It’s no secret that keyword research is one of the most confusing parts of creating a presence online. It doesn’t matter whether you’re creating an Amazon affiliate site or you’re trying to rank for relevant keywords for your offline business, it can seem more than a bit overwhelming.

One of the most frustrating things is that there are so many different methods. One person tells you to do one thing, while another person tells you to do another thing.

In one of my courses, Amazing Niche Marketing, I even suggest doing away with keyword research altogether (JUST for that method). The fact of the matter is that the results many keyword tools deliver is out of date and can only be counted on to be a very, very rough estimate of the actual search counts.

That doesn’t mean I totally ditch keyword research! It just means that in some instances (a new product release, for example) it just doesn’t make a whole lot of sense to rely on tools that aren’t going to give you an accurate count.

With that said, keyword research definitely has its place when you’re trying to decide on a niche, choose a profitable keyword, etc.

So, what’s my method?

For the longest time, I used Market Samurai. These days, I often turn straight to the source itself — the Google Adwords Keyword tool. That’s the method I’m going to discuss today, because it’s freely accessible.

To access the tool, go here: https://adwords.google.com/select/KeywordToolExternal

I’m going to assume you already have a general niche narrowed down. One of the first steps might be to examine the keywords Google sees as being MOST relevant, according to a top site in your niche.

This might make the most sense if I show you an example:

Let’s say that I wanted to do a site based around organic tomato gardening.

First, I would do a search in Google for Organic Tomato Gardening.

The site that comes up first for me is: http://www.tomatogardeningguru.com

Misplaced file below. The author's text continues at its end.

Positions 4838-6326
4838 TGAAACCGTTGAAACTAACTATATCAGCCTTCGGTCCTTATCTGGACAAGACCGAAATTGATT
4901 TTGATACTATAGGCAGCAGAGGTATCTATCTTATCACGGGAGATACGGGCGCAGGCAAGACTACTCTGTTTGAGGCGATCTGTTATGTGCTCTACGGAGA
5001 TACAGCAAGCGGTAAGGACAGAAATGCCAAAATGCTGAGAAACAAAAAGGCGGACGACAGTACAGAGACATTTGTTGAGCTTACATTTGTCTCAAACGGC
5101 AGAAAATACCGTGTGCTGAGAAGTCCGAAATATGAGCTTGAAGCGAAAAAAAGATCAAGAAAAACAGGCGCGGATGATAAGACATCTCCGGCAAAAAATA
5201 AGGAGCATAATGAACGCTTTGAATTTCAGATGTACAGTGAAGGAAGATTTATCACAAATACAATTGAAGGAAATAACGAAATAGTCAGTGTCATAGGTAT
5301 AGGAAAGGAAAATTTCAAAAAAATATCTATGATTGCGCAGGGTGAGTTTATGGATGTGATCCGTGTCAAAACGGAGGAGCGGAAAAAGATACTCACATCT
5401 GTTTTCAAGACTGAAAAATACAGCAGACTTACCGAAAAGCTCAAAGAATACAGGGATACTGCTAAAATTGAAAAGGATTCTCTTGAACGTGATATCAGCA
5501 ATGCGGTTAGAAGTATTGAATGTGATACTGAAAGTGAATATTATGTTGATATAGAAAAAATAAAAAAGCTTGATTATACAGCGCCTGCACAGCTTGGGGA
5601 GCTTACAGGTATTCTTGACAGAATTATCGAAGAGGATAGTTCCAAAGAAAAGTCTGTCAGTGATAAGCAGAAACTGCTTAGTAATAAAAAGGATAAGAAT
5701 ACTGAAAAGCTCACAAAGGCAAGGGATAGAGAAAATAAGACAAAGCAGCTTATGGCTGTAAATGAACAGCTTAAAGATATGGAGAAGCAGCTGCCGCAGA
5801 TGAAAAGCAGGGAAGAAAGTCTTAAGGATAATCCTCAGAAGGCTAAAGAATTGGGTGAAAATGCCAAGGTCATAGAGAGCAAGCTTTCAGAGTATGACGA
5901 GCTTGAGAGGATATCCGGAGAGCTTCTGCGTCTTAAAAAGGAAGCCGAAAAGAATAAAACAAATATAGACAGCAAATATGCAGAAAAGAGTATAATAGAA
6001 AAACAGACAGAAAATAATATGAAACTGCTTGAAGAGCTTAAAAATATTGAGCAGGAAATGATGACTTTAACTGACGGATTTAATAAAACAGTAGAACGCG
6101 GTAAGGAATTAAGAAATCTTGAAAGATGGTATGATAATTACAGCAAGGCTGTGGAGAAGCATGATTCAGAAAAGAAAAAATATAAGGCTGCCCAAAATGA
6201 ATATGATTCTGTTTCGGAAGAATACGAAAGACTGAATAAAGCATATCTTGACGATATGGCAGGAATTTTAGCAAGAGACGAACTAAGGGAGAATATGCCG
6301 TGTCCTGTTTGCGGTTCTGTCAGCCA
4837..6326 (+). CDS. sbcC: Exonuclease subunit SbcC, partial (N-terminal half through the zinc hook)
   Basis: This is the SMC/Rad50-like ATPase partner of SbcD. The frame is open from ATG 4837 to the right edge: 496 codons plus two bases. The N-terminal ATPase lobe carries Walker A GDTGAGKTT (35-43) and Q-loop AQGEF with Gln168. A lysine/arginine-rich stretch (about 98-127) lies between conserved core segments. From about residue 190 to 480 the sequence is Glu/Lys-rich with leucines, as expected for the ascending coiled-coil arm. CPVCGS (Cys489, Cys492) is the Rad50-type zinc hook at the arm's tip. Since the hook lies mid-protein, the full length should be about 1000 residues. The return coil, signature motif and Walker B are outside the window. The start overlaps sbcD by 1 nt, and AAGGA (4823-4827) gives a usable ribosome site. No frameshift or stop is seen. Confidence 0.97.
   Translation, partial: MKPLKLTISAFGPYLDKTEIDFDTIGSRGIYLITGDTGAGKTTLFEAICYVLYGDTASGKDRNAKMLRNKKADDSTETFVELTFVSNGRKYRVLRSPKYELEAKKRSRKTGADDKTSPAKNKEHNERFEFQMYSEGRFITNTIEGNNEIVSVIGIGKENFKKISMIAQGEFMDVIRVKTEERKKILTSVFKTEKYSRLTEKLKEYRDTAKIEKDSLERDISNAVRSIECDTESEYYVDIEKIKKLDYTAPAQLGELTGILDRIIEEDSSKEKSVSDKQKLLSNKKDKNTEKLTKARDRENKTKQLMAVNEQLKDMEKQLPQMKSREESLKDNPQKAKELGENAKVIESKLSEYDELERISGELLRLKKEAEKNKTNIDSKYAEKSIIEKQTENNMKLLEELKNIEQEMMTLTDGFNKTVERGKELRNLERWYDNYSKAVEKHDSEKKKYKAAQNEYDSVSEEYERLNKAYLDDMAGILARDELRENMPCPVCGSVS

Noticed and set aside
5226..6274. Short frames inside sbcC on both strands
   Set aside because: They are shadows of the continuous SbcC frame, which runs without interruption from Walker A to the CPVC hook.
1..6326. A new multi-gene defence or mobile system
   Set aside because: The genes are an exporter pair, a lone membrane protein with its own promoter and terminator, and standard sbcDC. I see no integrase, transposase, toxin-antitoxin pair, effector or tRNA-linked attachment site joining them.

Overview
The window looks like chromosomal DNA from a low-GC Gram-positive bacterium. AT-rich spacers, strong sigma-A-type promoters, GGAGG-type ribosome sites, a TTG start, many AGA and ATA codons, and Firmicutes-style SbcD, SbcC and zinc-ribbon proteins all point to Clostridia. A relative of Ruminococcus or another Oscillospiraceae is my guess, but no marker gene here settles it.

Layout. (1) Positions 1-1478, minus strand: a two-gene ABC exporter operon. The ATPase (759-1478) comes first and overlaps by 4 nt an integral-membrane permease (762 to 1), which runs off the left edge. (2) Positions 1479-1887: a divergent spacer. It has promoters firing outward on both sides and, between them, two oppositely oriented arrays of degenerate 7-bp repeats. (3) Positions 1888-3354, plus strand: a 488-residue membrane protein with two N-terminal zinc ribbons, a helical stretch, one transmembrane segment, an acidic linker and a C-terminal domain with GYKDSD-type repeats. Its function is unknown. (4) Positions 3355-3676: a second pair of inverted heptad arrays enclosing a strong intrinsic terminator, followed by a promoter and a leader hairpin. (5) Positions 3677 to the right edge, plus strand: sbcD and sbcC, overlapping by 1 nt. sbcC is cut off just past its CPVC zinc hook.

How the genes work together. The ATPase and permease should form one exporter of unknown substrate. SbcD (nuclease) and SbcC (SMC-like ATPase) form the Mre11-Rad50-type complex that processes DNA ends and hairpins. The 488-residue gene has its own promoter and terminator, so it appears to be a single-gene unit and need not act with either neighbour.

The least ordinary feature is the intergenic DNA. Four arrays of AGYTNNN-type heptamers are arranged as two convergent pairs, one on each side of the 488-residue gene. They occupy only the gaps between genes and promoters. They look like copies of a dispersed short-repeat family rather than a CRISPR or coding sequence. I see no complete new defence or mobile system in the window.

I’m going to go ahead and plug that into the Google Keyword Tool, to see which keywords it deems as being most relevant.

Next, I set the keyword counts to exact match. This gives estimates for how often people search for that exact phrase.

Then, I examine the search counts and determine if anything “looks good.”

Many ask me what my exact figures are for what I consider to be a decent keyword — I don’t have an exact cut-off number. It depends on a variety of things. For instance, if I’m creating an Amazon affiliate site and I come across a product there that is selling like gangbusters and yet it doesn’t have a high exact match search count in Google, I am NOT going to stop pursuing that keyword. You have to use all evidence available to you when it comes to things like this.

However, for those who demand a solid number they can hold on to, let’s say a good search count is at least 1,000 search per month on exact match.

Let’s examine the search counts for the keywords Google found me from the popular organic tomato growing site.

(remember to sort by Global Monthly Searches)

Now, I’m in marketing to make money. Therefore, I’m interested in choosing keywords that are not only getting searches, but are also leading to purchases.

A great indicator of commercial intent of a keyword is the “advertising competition”, which are those green bars you see above. That gives me an idea of how many people are PAYING to show up for those keywords, with their Adwords ads.

At first glance, I am most interested in “heirloom tomato seeds” because I see a lot of great commercial intent. If people are paying for a spot, imagine how much I could earn with a free, top listing in the natural search results!

There are also 1900 exact match searches, which isn’t shabby. When you add in all the broad and phrase match searches that are bound to come your way, it’s an even better bet.

Of course, you can’t try to rank for a keyword without also examining the competing pages. One of the most popular methods is putting the keyword into quotes and seeing what pops up, featuring that exact phrase. This is an unreliable method, however. It’s not always a good measure of what your true competition is.

Examining competition also comes down to just LOOKING at the results that are in the top 10. Are they authority sites? They will likely be hard to beat. Are they dinky little affiliate sites? Those are pretty easy to beat. Are they from sites like Squidoo, Hugpages or EzineArticles? Those are usually easy to beat as well.

This should give you a solid foundation for sure! Get started with your keyword research — just don’t get too wrapped up in the details. The most important thing is that you take action!